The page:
“It’s a step in the right direction,” said Anthony Graves, a death row exoneree who has spoken out against the use of solitary confinement since his release. “It says that people are now getting serious about criminal justice reform.”

In the fall of 2014, the jail had 240 inmates isolated in so-called administrative separation. By March of this year, that number had plummeted to 122, or just over 1 percent of the jail’s population, according to data from the office of Sheriff Ed Gonzalez.

[…]

“There’s a nationwide trend where correctional facilities are moving away from the use of administrative separation and in keeping with best practices and current practices, and also trying to do what’s best for the inmates themselves,” [Sheriff’s Office Major John] Martin said. “There are a lot of studies out there that suggest keeping them confined by themselves might not be best so gradually we started changing a lot of our practices. I think a difficult part is changing mindsets – just getting people to think differently.”

The following year, in an effort to shift mentally ill inmates out of isolation, the jail launched the first of two pilot programs. The 2015 initiative, now known as the Social Learning Program and housed in the 2L unit at the 1200 Baker complex, holds just under two dozen inmates who get 16 hours of out-of-cell time per day.

“They were in the hole — but now they’re not because of the program,” said Major Mike Lee, who oversees the jail’s mental health and diversion programs.

In the 2L unit, arrestees get programming and cognitive behavioral therapy-based groups twice a day. Groups focus on communication skills, medication management and anger management.

“It’s so they won’t resort to the same behaviors when they get out,” said Sean McElroy, the jail’s mental health program administrator through The Harris Center.

But part of the goal is also that, after some time spent in the program, the inmates can be transferred back to general population.

“It’s something we feel is in everybody’s best interest,” Martin said.

Michele Deitch, a criminal-justice expert and senior lecturer at the LBJ School of Public Affairs at the University of Austin, concurred, adding that mentally ill inmates are often at a higher risk for landing in solitary.

“It’s well-established that solitary confinement is detrimental to the health of people, especially people with mental illness,” she said. “People with mental illness are far more vulnerable than other populations in the jail. They are more likely to be exploited by other inmates, they’re less likely to be able to follow directions, they are more likely to deteriorate under the conditions of confinement in the jail and, because of their frequent inability to conform their behavior to the rules, they are disproportionately likely to end up in solitary.”

This is what I want to see. This change in policy is more humane, will lead to better outcomes, and will ultimately cost the county less money. And it’s just heartening to see the Sheriff’s office staying on top of staying on top of the research and following the best practices. We deserve and should expect nothing less.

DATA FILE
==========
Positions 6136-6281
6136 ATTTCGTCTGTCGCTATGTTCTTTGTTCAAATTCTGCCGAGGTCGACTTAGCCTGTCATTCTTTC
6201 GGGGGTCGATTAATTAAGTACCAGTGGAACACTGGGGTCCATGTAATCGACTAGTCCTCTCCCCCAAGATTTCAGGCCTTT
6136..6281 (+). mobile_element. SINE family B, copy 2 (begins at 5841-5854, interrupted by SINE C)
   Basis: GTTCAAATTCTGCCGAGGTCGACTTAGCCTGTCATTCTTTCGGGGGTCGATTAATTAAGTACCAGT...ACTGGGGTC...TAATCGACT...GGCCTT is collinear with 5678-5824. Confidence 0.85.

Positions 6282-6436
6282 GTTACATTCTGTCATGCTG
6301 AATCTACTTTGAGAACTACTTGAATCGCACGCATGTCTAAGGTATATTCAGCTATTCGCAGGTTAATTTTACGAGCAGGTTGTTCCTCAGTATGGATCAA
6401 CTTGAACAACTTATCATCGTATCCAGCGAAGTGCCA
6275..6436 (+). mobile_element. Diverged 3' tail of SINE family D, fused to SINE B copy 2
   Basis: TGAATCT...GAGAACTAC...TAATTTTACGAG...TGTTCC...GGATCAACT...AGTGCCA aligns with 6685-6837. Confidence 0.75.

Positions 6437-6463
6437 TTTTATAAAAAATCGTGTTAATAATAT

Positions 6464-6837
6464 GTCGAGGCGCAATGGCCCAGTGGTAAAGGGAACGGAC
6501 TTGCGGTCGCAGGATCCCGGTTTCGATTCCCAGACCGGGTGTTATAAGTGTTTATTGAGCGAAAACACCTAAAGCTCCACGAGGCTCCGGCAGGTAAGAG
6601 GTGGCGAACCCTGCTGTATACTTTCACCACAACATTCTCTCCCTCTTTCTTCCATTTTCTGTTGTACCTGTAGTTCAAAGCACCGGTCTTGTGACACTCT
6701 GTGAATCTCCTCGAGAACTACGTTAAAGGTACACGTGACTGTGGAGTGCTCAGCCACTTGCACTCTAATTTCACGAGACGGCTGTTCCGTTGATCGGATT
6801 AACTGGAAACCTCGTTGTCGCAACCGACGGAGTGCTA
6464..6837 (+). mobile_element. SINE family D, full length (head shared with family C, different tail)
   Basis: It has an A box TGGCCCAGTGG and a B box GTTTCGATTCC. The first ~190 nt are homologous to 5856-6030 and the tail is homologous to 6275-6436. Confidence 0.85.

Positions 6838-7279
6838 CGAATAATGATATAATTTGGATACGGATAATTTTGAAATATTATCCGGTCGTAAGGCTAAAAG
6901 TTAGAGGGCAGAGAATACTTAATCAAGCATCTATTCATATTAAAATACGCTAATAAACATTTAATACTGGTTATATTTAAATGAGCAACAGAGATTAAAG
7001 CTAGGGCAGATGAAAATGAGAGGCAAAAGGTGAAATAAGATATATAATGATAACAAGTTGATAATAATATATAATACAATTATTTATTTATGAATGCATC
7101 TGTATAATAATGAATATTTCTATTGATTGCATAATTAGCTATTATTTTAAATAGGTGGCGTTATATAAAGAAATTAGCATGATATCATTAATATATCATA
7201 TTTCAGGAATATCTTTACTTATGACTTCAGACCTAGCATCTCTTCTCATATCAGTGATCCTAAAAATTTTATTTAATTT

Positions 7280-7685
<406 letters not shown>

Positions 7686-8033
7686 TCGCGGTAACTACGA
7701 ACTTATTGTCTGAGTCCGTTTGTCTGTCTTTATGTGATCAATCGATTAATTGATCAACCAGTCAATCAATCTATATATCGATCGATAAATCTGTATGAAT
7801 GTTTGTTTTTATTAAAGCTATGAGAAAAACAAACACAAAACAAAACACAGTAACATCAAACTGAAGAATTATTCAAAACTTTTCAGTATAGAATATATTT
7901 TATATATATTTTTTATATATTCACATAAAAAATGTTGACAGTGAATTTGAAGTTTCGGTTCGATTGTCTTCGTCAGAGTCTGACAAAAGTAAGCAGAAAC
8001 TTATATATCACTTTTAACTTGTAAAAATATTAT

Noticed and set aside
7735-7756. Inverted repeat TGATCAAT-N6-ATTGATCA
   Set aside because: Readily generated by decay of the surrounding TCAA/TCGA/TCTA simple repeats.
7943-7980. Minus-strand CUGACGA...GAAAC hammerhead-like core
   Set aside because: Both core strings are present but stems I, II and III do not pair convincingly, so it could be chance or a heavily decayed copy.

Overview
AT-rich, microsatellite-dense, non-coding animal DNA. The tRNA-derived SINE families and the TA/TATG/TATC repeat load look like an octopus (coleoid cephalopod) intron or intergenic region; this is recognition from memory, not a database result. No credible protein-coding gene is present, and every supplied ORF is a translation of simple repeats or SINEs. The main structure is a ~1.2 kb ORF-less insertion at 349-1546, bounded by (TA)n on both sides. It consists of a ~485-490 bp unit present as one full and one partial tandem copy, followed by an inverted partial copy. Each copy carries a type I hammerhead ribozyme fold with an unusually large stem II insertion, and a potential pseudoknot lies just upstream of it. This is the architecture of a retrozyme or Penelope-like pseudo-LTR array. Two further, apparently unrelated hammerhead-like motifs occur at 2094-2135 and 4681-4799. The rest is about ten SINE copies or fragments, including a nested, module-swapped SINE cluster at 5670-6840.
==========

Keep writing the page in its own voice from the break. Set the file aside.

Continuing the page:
Project Orange

This is a good thing.

Still the only voter ID anyone should need

This past Friday, January 12th, Harris County Sheriff Ed Gonzalez held a press conference along with Houston Justice representative Charnelle Thompson and Harris County Tax Office Communication and Media Relations Director Tracy Baskin, to announce what many are calling the most ambitious effort ever undertaken to help qualified incarcerated citizens register to vote who are currently in the Harris County Jail. That initiative is called Project Orange.

Project Orange is the brainchild of Houston Justice co-founder and Executive Director Durrel Douglas, whose first job out of high school was as a prison guard at a Texas prison. Douglas was moved to start this initiative after seeing how incarcerated individuals, who happened to make a mistake in their lives, were treated before and after being behind those prison bars.

“When we sat down to plan Project Orange, our goal was to reach out to eligible voters who are often ignored,” said Douglas. “When people have paid their debt to society, they should be able to rebuild their lives. Point blank…we want as many eligible voters to register, and vote. I don’t care what party they prefer, or which candidates or issues drive them. Our goal was, and continues to be to engage as many citizens as possible.”

As part of the Project Orange initiative, for four consecutive Sundays, beginning this past weekend, volunteers from Houston Justice will be escorted through the jail with voter registration cards that qualified inmates will be able to fill out. In addition, Houston Justice is staffing voter registration booths in the visitation waiting areas at the 1200 Baker Street and at the 701 San Jacinto locations.

“In our first Sunday, we registered 100 new voters,” said Douglas. “We have three more Sundays to go for our inaugural push. In the future, we plan to do this in other cities across the state as well.”

“Qualified” means just what it says – people who are legally eligible to register to vote. As the story notes, some 70% of people in the Harris County jail have not yet been convicted of anything. Many of them will not be convicted of anything, and many of the rest will plead to or be convicted of a misdemeanor. All of them have as much right to vote as you and I do. And if you still don’t like the idea of a dedicated effort to register a bunch of mostly low-level inmates at the jail, I have good news for you: You can support bail reform, so that there are far fewer of those inmates in one convenient place at a time to be registered. It’s a win-win.

Organizing the guys with boats